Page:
If Sue buys a house for 1 Bitcoin, that is, giving the 1 BTC directly to the person selling the house (no fiat involved), does she have to pay a % of that in Bitcoin to the government, or do they demand a fiat %?

If the latter, since Sue has no money on her bank account, she will face the situation of being unable to pay the taxes.

And to get more fiat money, she would have to sell Bitcoin to get fiat money to pay the first taxes, but then she owes more taxes on that!

Isn't this an impossible, eternal loop? Doesn't it prevent anyone from actually using their Bitcoin unless they also have tons of fiat money saved up which they are comfortable burning away for nothing just to pay taxes on their even more hard-earned Bitcoin?

  • 4
    I’m voting to close this question because it is asking about local taxation rules, which are better directed to an accountant or tax advisor. May 17 '21 at 1:27
  • Or you could help. I don't have any "accountant" or "tax advisor".
    – J. B.
    May 17 '21 at 2:00
  • 1
    That's understandable, but then your only choice is to read the tax code yourself. Me, and the experts answering questions here about the technological aspect of Bitcoin, are not tax advisors, and almost certainly not familiar with your jurisdiction, so this is just the wrong place to ask. May 17 '21 at 2:12
  • This is not a question about Bitcoin; it is a question about trading one asset for another. Instead of trading Bitcoin for a house, you could trade your your yacht, your shares in Tesla, or a year of hard work, and the question (plus the answer) would be exactly the same.
    – WillO
    May 17 '21 at 22:02

I am not expert in US law, but I have understading of taxes in my local country and general principles.

In general, transactions and taxes are made in local currency, unless it is external trade, financial (like currency exchange) or other operation allowed by local tax/economic laws. Even if transaction is made in foreign currency, it is treated for tax purposes in local currency (converting foreign currency to local at the day of transaction).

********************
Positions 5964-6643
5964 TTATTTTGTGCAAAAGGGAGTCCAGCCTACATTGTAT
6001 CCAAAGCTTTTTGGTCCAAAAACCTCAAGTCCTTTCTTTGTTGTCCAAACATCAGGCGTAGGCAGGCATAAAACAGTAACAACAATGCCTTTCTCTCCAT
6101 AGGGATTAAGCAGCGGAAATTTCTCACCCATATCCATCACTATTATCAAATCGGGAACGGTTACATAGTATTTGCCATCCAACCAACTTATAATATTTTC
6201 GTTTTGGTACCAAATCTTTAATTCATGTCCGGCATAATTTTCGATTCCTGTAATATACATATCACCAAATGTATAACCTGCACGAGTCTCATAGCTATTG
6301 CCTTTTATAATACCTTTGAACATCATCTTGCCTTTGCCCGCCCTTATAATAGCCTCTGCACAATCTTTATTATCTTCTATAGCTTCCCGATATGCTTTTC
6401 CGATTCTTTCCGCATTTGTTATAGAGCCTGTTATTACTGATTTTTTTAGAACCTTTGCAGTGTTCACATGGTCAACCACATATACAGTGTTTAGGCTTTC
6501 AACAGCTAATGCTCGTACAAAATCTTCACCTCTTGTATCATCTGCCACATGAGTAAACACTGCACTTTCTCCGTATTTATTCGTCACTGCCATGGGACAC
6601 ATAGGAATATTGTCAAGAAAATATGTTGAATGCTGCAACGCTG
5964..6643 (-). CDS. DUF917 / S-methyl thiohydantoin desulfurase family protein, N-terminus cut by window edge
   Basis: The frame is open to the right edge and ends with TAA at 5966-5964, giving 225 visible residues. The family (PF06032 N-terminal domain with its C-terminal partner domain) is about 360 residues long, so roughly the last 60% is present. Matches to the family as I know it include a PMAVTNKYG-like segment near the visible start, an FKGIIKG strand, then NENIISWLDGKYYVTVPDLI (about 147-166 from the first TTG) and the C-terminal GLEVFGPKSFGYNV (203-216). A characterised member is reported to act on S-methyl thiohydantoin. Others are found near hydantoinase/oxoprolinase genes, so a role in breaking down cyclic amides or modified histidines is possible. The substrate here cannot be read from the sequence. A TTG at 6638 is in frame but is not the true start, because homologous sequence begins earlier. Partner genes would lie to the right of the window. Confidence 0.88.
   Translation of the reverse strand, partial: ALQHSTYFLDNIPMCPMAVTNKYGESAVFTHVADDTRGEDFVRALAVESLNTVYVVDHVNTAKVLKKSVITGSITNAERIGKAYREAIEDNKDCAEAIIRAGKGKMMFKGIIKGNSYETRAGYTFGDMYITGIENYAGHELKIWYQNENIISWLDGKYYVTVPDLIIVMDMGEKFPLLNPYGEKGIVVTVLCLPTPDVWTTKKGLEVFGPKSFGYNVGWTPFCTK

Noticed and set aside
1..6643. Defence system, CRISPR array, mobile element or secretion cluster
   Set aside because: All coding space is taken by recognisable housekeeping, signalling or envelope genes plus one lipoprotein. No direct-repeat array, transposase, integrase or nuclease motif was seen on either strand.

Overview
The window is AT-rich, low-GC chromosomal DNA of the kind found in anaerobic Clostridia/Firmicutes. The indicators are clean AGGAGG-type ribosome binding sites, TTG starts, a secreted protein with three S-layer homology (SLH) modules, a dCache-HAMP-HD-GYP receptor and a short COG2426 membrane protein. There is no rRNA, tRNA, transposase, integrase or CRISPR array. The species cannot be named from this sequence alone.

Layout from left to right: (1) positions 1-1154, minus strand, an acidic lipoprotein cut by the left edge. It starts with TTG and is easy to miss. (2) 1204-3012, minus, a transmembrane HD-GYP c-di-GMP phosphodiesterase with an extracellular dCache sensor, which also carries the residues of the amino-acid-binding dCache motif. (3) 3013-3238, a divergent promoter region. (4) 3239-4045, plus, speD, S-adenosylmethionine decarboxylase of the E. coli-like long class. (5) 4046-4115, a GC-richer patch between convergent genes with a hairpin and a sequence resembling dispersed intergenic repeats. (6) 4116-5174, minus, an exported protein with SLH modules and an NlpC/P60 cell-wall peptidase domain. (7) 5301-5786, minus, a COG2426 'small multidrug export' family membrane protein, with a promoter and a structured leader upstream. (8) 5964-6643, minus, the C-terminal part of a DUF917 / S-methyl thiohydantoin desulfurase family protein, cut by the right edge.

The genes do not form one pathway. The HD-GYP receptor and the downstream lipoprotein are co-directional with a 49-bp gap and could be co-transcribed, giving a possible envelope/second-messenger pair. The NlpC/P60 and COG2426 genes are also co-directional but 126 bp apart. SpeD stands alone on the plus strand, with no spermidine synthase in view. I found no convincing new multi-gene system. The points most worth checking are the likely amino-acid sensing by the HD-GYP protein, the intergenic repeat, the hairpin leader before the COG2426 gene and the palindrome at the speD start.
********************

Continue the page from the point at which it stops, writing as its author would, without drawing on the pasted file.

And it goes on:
In your example there is 99,99% probability that you will pay taxes in fiat currency after buying home. The exact amount depends on the value of bitcoin in the day of transaction. For example, if you by a house at 1 June for 1 bitcoin in the US, then the price of that home is converted to USD, and that sum is later used in calculating taxes.

However, not all jurisdictions currently allow to contract (setting price) in bitcoin for all assets. For example, in your country you can buy bitcoin at local exchange, but you cannot buy a house with bitcoin. However, you can still write buying agreement quoting local currency, paying in bitcoins and signing additional document with the seller regarding that transaction occured in bitcoin in the amount equivalent to price in local currency (this document is equivalent for bank recepeit for local currency). Still, such agreement may not be recognized by local authorities and declared as void.

Regarding the demand for fiat currency. In your example Sue will have to sell some amount of bitcoin to pay taxes. Unless the tax rate is not 100% (which in nonsense) the loop is not eternal.

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